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Congressen en symposia

Going South - Artistic Exchange between the Netherlands and Italy in the Early Modern Period

The symposium offers the opportunity to address a variety of questions related to the activities of artists from the Low Countries in Italy.

Date: 12 December 2019

Venue: RKD – Netherlands Institute for Art History, The Hague

For several centuries Italy and the Low Countries were the centres of two major traditions in European painting. Italian artists were thought to be more successful in representing the human body, while the Dutch and Flemish were seen as unrivalled masters in naturalistic landscape painting. From the 15th century onwards an increasing number of painters from the Low Countries spent part of their careers in Italy, where they avidly studied Italian and classical sources to enrich their artistic know-how. In turn, they contributed to the diversification of pictorial genres in Italy by introducing new subjects and themes. In the 17th century, the city of Rome alone attracted over five-hundred artists from the Low Countries.

The activities of the Dutch 'Italo-centrics' are at the core of the Gerson Italy project that is currently carried out by the RKD  ̶  Netherlands Institute for Art History in The Hague and the Dutch Institute for Art History (NIKI) in Florence. Large quantities of data, about both Dutch and Flemish artists in Italy, are carefully reassessed and made available through the databases of the RKD in order to 'map' the artistic exchange between Italy and the Netherlands to its full extent.

The present symposium coincides with the launch of the richly annotated and illustrated digital English version of Horst Gerson's chapter on Italy from his Ausbreitung und Nachwirkung der holländischen Malerei des 17. Jahrhunderts (1942). Since the publication of Gerson's book, research on the subject has progressed in various directions, including studies on patronage and collecting, the social environment of artists working in Italy, and issues of iconography and interpretation.

The symposium offers the opportunity to address a variety of questions related to the activities of artists from the Low Countries in Italy. In scholarship, there is strong focus on the city of Rome, but what happened in other artistic centres such as Milan, Venice, Bologna, Florence and Naples? What do we know about the economic lives of Netherlandish artists in Italy, their social networks and their roles within the local artistic circles? What was the impact of their work on the production of art in Italy?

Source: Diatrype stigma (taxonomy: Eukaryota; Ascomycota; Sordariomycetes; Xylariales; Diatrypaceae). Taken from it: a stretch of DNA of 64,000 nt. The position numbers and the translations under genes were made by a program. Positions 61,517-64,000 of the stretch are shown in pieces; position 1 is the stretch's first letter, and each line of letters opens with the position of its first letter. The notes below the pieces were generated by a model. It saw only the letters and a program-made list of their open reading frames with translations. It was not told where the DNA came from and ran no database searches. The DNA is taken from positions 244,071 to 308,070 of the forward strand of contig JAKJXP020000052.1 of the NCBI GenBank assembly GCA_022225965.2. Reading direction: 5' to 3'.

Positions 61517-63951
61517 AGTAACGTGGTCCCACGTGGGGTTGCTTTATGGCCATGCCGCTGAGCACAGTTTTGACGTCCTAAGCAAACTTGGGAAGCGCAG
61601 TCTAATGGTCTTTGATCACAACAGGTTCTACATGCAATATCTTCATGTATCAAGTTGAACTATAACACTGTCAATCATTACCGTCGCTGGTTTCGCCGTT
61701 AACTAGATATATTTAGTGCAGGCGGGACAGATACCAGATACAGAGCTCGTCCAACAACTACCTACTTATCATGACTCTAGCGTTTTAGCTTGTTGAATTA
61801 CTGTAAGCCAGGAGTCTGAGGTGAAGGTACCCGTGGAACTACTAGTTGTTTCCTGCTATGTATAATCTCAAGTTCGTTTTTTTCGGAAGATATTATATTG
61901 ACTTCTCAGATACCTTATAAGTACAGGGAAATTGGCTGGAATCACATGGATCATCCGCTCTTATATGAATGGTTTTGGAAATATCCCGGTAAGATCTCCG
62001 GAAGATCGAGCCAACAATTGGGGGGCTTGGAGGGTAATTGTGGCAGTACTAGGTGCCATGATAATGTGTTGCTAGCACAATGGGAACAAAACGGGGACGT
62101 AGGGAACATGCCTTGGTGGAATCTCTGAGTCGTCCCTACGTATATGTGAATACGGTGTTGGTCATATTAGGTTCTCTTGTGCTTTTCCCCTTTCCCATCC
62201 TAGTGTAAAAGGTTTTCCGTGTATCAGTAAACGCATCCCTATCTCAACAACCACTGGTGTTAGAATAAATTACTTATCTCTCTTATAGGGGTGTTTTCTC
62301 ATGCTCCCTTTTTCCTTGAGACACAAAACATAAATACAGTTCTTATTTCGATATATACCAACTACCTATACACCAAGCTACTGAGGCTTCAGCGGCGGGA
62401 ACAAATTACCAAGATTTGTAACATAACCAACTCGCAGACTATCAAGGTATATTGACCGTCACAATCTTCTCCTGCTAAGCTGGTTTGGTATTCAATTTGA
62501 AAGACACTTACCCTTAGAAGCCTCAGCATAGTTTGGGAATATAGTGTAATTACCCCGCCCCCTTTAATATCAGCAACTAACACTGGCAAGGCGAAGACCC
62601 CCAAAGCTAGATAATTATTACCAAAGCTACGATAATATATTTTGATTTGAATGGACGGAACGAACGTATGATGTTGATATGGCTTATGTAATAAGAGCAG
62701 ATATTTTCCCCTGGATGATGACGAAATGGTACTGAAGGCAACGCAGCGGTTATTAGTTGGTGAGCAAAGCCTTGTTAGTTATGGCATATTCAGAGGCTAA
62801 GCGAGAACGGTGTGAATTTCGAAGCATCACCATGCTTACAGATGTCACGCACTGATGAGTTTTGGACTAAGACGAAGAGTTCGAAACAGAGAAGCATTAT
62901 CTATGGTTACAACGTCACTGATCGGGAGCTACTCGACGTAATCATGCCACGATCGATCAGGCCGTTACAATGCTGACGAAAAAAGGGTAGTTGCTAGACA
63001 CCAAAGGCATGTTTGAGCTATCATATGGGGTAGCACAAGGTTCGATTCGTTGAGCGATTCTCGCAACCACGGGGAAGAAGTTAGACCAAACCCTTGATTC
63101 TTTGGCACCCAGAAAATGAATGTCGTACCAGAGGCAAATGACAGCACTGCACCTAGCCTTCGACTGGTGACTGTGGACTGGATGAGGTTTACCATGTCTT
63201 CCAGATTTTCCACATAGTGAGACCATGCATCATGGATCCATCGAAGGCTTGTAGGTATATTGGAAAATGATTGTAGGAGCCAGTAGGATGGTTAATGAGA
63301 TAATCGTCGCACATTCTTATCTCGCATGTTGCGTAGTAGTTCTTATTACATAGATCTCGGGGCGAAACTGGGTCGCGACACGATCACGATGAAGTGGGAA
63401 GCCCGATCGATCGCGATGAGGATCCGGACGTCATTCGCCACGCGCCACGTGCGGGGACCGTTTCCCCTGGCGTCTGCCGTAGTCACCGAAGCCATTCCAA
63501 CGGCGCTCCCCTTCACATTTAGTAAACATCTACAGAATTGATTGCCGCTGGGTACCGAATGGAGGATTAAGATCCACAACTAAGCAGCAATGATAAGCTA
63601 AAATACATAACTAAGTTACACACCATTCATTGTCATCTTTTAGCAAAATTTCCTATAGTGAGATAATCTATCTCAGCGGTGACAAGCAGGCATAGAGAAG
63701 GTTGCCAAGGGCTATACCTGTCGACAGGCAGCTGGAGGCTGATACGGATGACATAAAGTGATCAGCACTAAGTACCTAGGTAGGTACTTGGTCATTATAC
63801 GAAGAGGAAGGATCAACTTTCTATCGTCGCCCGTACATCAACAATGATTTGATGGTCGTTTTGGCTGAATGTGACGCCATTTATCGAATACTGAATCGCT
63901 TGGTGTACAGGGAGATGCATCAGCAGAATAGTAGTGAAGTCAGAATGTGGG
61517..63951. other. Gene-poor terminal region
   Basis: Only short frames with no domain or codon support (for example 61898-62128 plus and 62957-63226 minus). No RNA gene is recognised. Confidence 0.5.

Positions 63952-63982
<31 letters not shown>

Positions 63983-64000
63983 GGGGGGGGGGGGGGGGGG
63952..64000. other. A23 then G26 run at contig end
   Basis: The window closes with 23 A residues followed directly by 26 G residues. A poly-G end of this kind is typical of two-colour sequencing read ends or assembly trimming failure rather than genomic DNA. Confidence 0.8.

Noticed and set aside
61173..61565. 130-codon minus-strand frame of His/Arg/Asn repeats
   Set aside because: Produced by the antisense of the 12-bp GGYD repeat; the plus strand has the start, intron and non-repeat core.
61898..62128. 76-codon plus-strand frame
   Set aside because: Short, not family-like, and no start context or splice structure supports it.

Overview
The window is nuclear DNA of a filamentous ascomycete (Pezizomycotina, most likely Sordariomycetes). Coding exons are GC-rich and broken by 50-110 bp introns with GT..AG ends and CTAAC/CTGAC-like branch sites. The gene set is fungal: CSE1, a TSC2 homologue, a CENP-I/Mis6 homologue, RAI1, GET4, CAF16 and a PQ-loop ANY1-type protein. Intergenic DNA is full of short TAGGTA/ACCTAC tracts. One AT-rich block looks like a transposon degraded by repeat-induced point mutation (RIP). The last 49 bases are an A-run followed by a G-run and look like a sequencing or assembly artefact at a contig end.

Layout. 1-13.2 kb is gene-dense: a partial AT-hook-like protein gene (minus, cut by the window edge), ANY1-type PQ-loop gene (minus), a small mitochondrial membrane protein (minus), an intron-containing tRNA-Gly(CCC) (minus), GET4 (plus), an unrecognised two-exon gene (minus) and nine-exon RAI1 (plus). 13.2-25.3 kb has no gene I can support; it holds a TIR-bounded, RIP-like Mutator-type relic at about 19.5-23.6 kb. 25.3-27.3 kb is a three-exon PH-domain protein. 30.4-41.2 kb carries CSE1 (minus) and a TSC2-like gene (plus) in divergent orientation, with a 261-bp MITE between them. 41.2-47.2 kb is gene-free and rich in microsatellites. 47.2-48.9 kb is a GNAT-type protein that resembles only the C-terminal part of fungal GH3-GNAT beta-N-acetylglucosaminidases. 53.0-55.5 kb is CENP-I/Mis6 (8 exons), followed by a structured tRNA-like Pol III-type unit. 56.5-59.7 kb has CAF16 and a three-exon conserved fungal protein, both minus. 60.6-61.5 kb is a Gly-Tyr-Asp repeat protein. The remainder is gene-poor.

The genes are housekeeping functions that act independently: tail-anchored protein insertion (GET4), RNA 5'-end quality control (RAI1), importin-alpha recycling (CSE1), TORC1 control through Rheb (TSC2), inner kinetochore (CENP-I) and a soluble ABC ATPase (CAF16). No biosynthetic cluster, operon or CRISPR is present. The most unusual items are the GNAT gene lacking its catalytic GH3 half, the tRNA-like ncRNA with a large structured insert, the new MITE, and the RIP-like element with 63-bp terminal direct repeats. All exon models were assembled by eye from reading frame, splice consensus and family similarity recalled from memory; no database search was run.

Call for Papers
The organisers of the symposium are interested in hearing unpublished findings pertaining to the theme of the conference. The invitation is open to PhD students, postdoctoral fellows, university researchers and professors, museum curators, restorers and independent art historians. We are especially interested in contributions dealing with:

  • Social networks and relationships between artists and collectors;
  • Migration patterns of Netherlandish artists to (and in) Italy and vice versa;
  • Artists from the Low Countries at Italian courts;
  • The Dutch and Flemish contribution to landscape, still-life and genre painting in Italy;
  • The relation between Italian and Netherlandish 17th-century art theory and the exchange of artistic concepts;
  • Stylistic and iconographical eclecticism and cosmopolitism;
  • Patterns of production in relation to the local and international art market;
  • The artistic output of Dutch and Flemish artists who were active in Italy (monographic studies).

Scholars will be given 20 minutes to present their research, using PowerPoint. The conference will be held in English.
Please send your abstract (max. 300 words) with the title of your research and a short curriculum vitae to both organisers, Gert Jan van der Sman (NIKI) and Rieke van Leeuwen (RKD) before June, 1st, 2019. The proposals will be selected before June 15, 2019.
Gert Jan van der Sman (NIKI) sman@nikiflorence.org
Rieke van Leeuwen (RKD) leeuwen@rkd.nl

Como Group Ic Apulian Red-Figure Bell Krater, about 330 - 320 B.C., Terracotta, The J. Paul Getty Museum, Los Angeles